2. What insights can we gain from Ibn Khaldun’s theory of ‘asabiyyah, when evaluating modern societies? Is it distinct from current approaches of the social sciences, and if so is it still relevant?
3. Section 10 and Section 23 appear to be quite interesting discussions of the impact on identity of Immigration and Colonialism respectively. In particular, when discussing Islam in Europe, to what extent can we use these discussions to shed insight on modern manifestations of these phenomenon? Does it even matter that a 14th Century scholar was already discussing these things?

Tuesday 7th March (Research Presentation format, extra-European focus)
Discussion Theme: Shi‘ism in Pakistan
Introductory Reading: Naveeda Khan, ‘A Possible Genealogy of Muslim Aspiration: Muhammad Iqbal in His Time’
Research Presentation: ‘Shi‘i Striving and the Problem of Pakistan’
Presenter: Simon Wolfgang Fuchs, University of Cambridge
Abstract: In my presentation, I will focus on Pakistan’s Twelver Shi‘is, who form the second largest Shi‘i community worldwide. The Partition of the Indian subcontinent in 1947 meant that Shi‘i ‘ulama, popular preachers, and ordinary believers suddenly found themselves cut off from their former center of scholarship in the north Indian city of Lucknow. This meant an increasing orientation towards the shrine cities of Iran and Iraq. I will explore how Shi‘is positioned themselves within these transnational dynamics and how they appropriated and indigenized questions of religious authority and reform. I will pay attention to how they advanced their own conceptions of Pakistan and consider in which ways the Iranian Revolution radically reshaped the issue of Muslim belonging.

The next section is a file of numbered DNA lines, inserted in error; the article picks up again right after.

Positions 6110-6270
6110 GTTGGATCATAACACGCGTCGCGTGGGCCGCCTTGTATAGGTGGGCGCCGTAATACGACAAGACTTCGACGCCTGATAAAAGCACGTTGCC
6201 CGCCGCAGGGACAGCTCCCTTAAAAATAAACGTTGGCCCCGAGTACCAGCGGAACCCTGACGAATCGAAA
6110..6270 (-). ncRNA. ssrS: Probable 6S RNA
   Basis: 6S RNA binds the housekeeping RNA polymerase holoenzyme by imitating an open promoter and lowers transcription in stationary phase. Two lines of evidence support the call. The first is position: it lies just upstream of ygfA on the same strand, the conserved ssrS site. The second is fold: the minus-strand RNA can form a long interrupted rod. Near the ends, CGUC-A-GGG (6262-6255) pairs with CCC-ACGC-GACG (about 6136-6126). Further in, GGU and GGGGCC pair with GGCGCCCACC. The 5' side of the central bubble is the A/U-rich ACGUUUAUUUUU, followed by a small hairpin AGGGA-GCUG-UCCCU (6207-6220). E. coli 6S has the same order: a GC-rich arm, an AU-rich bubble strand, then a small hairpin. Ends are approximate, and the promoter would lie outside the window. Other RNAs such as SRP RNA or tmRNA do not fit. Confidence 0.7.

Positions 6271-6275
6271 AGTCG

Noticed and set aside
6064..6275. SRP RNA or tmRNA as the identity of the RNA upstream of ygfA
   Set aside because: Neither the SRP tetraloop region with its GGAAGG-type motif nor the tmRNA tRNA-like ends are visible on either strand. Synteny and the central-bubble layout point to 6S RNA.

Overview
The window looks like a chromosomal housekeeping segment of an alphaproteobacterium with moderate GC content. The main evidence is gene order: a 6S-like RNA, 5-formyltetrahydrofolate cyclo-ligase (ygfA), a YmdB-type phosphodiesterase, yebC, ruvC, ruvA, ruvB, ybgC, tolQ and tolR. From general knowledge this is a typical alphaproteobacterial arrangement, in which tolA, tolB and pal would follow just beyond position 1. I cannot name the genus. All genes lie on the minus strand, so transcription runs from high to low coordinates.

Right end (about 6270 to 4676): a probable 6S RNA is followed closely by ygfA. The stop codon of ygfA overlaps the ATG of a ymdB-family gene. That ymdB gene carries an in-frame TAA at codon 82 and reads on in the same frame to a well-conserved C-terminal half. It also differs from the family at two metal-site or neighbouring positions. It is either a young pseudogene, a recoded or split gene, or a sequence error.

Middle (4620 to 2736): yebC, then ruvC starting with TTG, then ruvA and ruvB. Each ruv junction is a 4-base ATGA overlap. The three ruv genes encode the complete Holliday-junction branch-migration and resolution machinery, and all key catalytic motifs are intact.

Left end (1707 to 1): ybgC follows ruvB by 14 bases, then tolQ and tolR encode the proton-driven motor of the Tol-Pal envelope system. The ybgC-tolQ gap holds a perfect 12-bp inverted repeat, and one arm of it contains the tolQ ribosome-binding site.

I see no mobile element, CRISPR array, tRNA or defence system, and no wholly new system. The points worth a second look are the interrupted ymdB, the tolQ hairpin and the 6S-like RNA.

Tuesday 14th March (Reading Group format)
Discussion Theme: Theology and Anthropology in conversation
Convenors: Chris Moses and Caroline Tee
Reading: Talal Asad, The Idea of an Anthropology of Islam
Overview: ‘For three decades, Talal Asad‘s work on the question of religion, and on the entanglements of this question with the sensibilities of modern life, has steadily overturned dominant paradigms in anthropology. Critiquing the textualization of social life, his work has redirected analysis away from the interpretation of behaviours and toward inquiry into the relation of practices to what he has termed a “discursive tradition”. Asad introduced this concept in making an intervention in the anthropology of Islam, yet it has also become important across a number of fields (anthropology, religious studies, postcolonial studies, critical theory) concerned with ethics and religion in modernity.’ (Qui Parle)

We would like to thank the Centre for Islamic Studies, University of Cambridge, for kindly supporting our events with visiting speakers.